(Reuters) -Britain's largest energy supplier Centrica is planning to voluntarily cap profits in an effort to cut household bills, the Guardian newspaper reported on Saturday, citing Chief Executive Chris O'Shea.
O'Shea said he was keen for British Gas owner Centrica to become the first company to sign up to new, renegotiated contracts with the government on its electricity generation, the newspaper reported. (https://bit.ly/3Qyf3yh)
"We are prepared to offer our electricity production and our North Sea and Irish Sea gas production into this mechanism to help reduce energy bills for consumers and we hope others will follow," O'Shea said in response to a Reuters' request for comment.
He did not give further details, and the Guardian said he declined to say what proportion of Centrica's profits he was prepared to relinquish.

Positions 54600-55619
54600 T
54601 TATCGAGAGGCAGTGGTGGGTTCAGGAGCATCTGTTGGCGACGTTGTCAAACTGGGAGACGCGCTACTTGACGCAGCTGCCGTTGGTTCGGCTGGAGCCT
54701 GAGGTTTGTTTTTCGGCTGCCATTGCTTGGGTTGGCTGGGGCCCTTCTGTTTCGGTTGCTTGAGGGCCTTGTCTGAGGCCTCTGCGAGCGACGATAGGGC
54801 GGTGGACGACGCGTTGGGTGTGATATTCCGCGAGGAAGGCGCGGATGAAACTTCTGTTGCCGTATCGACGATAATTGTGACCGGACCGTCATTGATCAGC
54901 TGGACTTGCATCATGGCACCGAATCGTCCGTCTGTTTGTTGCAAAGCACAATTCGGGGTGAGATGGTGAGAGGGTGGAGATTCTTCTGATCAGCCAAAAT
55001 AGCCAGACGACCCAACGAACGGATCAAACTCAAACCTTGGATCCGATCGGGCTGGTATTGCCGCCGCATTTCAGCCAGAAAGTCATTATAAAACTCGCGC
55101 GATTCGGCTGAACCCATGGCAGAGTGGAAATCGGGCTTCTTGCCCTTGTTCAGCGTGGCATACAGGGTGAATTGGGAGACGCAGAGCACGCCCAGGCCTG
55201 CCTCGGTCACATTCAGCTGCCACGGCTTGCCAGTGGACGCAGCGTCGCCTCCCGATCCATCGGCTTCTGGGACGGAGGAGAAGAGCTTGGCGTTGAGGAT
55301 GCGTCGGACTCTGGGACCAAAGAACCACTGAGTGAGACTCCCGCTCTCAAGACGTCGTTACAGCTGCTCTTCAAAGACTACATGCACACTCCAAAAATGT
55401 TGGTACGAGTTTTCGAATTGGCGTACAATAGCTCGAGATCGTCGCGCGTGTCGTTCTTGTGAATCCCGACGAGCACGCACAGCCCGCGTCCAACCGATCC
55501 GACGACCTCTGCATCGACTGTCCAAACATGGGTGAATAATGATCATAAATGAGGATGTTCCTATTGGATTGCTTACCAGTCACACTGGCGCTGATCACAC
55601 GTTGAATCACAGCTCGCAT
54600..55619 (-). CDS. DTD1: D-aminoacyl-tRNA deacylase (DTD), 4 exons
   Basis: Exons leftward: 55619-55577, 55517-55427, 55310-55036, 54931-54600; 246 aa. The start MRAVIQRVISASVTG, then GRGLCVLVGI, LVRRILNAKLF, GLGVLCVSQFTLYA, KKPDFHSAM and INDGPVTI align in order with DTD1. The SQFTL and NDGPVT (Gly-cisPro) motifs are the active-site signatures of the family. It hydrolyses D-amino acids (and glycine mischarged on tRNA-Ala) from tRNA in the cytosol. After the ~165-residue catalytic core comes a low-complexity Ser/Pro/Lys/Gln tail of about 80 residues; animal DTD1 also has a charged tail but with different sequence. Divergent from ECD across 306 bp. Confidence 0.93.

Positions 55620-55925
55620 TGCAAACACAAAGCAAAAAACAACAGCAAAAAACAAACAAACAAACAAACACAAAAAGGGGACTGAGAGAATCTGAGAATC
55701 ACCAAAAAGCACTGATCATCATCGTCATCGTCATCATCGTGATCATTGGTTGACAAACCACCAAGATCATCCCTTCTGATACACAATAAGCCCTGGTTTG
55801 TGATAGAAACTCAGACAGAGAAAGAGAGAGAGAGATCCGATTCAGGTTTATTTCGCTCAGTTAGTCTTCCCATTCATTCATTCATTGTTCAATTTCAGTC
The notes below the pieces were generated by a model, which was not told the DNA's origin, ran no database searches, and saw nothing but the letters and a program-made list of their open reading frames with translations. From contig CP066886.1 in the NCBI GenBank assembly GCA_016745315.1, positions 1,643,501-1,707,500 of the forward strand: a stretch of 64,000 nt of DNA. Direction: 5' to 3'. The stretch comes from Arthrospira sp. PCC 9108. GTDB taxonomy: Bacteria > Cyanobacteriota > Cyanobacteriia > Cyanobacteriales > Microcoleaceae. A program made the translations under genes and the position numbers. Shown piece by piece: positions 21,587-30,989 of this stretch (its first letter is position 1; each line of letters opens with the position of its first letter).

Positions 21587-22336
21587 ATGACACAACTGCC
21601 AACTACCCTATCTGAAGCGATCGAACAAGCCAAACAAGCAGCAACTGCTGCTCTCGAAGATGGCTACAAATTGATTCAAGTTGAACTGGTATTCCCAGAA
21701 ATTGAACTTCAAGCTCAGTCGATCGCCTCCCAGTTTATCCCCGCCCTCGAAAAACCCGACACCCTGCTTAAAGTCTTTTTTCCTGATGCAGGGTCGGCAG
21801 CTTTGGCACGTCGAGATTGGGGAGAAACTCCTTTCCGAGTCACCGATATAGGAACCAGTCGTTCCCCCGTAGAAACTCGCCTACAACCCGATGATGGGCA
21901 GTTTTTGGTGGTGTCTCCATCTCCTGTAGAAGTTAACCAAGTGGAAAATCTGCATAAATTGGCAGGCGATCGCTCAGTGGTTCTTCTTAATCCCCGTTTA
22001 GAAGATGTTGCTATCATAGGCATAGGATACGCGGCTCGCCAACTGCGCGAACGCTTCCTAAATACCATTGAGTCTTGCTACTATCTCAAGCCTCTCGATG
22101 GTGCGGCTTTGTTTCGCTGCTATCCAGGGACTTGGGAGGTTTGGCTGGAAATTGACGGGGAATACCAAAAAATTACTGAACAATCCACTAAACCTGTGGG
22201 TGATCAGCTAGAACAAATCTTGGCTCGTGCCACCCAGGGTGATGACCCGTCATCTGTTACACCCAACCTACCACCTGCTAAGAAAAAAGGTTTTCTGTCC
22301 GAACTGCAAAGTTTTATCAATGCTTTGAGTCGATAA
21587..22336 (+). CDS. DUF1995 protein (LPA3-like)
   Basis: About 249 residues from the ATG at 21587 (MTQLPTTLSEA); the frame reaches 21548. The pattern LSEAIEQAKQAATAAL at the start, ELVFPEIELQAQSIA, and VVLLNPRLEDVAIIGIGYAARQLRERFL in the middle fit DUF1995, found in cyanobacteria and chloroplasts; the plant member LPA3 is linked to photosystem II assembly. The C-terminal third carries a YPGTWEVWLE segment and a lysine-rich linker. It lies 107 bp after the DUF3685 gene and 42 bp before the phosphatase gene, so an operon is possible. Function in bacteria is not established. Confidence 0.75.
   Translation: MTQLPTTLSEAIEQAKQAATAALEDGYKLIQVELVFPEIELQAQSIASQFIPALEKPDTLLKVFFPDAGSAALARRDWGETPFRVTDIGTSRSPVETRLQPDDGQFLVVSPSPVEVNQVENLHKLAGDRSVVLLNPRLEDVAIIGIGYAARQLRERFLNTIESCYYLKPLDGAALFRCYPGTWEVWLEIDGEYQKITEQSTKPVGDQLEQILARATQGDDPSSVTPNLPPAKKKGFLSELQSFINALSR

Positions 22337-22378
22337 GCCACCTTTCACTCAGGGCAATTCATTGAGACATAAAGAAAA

Britain's new Prime Minister Liz Truss has pledged to cap soaring consumer energy bills for two years, a move she said would protect consumers and businesses.
Opposition parties have said she should impose a windfall tax on energy generators, but she has rejected this idea, saying she would instead renegotiate some contracts with generators. She has not given precise details on how this would work.
"We are obviously in this business to create value for all of our stakeholders, customers, country [and] colleagues. But it's not about maximising this year's profits; it's about having a long-term sustainable business," O'Shea was quoted as saying.
Centrica posted a huge rise in first-half profit, boosted by asset sales and soaring energy prices. Its adjusted operating profit for the first six months of 2022 rose to 1.34 billion pounds ($1.55 billion), up from 262 million a year earlier.
($1 = 0.8630 pounds)
(Reporting by Maria Ponnezhath in Bengaluru; Additional reporting by Sneha Bhowmik in Bengaluru; Editing by Alexander Smith and Mark Potter)